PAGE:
FOR 60 YEARS, THIS COLLEGE PREPARATORY SCHOOL IN MONMOUTH COUNTY HAS INSPIRED YOUNG MINDS TO LEAD, CONTRIBUTE, AND PROSPER
BY AMANDA McCOY • PHOTOS BY ROBERT NUZZIE
When Ranney School, a coeducational college preparatory school in Tinton Falls, began its inaugural year in the fall of 1960, it welcomed seven students and three full time teachers. Its founder, a Garden State educator by the name of Russell G. Ranney, had a vision for an independent learning community that centered on fostering the individual aptitudes of students, with college preparation as a core focus. Having served as the supervising principal of the Shrewsbury Townships Public Schools in the late 1940s, he made it his mission to help Tinton Falls students achieve their fullest potential. In 1948, Ranney created the Rumson Reading Institute to provide testing assistance to high school seniors seeking to improve their College Board scores. This program, which grew from a class of five to more than 300 in a little over a decade, paved the way for a college preparatory school that would span six decades and prepare thousands of young minds to prosper in society.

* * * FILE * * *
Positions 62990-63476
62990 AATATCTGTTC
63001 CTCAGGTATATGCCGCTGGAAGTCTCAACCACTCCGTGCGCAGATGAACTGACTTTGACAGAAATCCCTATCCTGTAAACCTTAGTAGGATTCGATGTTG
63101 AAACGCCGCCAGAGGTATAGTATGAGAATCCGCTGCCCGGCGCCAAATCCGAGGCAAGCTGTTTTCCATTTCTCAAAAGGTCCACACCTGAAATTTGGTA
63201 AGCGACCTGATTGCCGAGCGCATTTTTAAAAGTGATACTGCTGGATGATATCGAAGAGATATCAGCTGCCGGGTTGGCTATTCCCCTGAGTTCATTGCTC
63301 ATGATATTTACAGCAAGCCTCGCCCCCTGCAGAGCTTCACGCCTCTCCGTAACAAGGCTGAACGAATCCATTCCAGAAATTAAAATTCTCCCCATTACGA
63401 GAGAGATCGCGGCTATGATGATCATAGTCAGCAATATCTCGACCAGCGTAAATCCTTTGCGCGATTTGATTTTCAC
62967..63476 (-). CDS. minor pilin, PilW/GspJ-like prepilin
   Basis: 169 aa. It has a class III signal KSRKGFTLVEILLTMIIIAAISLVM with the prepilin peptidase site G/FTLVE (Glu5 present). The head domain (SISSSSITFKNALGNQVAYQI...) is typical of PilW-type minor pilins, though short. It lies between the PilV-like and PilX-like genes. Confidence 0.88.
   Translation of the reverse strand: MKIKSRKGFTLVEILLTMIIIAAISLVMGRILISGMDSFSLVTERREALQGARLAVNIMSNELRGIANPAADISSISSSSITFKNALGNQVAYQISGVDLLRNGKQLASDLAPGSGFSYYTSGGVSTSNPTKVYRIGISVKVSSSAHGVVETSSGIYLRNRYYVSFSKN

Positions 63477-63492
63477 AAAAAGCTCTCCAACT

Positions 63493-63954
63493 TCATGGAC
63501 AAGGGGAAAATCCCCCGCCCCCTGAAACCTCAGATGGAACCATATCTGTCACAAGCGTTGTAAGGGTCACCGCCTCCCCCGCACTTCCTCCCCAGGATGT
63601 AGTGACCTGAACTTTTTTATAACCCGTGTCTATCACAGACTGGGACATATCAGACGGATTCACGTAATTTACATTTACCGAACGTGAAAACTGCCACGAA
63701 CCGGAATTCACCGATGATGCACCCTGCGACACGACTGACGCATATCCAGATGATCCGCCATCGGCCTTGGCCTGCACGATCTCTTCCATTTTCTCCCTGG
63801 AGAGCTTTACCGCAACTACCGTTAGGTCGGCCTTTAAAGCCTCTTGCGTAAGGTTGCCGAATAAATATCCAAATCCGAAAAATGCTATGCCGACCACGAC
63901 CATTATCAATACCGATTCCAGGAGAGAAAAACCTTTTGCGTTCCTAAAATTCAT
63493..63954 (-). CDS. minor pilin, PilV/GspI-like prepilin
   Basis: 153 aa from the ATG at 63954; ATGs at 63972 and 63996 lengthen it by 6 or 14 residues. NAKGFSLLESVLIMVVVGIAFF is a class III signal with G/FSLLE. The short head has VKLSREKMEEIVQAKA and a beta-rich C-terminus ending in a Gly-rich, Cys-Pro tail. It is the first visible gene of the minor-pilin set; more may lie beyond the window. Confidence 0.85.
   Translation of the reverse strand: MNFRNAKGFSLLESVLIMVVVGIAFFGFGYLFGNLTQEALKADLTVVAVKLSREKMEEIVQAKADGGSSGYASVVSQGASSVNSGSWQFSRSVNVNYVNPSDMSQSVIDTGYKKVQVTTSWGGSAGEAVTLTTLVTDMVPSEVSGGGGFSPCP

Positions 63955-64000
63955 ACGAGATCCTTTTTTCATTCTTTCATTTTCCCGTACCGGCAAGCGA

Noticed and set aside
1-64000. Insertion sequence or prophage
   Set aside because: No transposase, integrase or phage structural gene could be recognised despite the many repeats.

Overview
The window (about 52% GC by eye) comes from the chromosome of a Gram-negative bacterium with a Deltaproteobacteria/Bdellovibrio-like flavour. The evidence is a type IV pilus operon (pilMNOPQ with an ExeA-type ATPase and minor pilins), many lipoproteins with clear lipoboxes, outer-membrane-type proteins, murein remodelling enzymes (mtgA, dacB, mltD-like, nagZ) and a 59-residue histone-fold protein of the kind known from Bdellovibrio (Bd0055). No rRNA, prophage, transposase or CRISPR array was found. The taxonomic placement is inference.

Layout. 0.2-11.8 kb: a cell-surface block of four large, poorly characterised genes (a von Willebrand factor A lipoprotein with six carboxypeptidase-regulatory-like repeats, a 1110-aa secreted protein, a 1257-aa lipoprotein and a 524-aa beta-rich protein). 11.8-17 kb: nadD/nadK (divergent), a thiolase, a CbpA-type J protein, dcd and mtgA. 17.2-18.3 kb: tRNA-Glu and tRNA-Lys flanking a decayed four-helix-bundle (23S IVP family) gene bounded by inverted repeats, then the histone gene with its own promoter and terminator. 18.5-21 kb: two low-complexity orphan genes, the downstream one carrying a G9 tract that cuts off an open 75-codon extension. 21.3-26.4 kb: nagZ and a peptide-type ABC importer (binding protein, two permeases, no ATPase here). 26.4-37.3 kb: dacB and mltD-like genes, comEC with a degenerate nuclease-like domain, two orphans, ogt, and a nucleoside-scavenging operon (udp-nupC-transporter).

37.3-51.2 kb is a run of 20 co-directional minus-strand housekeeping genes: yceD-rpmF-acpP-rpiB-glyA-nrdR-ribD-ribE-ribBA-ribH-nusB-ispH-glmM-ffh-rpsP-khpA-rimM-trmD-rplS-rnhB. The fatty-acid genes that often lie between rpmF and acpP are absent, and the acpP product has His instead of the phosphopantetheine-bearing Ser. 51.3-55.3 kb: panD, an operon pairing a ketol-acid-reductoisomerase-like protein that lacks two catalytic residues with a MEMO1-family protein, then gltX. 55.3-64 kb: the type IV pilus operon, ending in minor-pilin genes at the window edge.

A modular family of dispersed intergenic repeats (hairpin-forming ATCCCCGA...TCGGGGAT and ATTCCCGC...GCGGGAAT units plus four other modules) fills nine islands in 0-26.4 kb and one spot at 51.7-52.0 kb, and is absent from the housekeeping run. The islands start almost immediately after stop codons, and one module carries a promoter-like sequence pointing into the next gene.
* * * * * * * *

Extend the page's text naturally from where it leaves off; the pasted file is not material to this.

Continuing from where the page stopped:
“Ranney School’s mission is to nurture intellectual curiosity and confidence to inspire students to lead honorably, think creatively, and contribute meaningfully to society,” explained John Griffith, Ranney’s head of school.
Griffith, who’s about to start his sixth year at the school’s helm, joined the institution in 2013, after serving as the headmaster of Battle Ground Academy in Franklin, Tennessee. When the New Jersey native began discussions with Ranney about potentially relocating to Monmouth County, he found himself drawn to the school’s academic approach and core principles. Looking at Ranney, he saw a course of study that was both forward thinking and flexible.
“I was really struck by the incredible academic foundation Ranney School already had and its strong college profile. It also seemed like a school that was very open to improving, and I saw the ability to move the academic program forward in interesting ways.”
As an independent institution, the school of more than 600 students (from ages 3 to the 12th grade) is not governed by state education laws, which mandate testing requirements and the specifics of what and how a school can teach. As a result, the head of school explained, Ranney School has the freedom to design curricula that continuously evolves, and to find more innovative ways to teach and inspire. Ranney graduates have gone on to careers in a wide variety of fields, from medicine to law to entrepreneurship.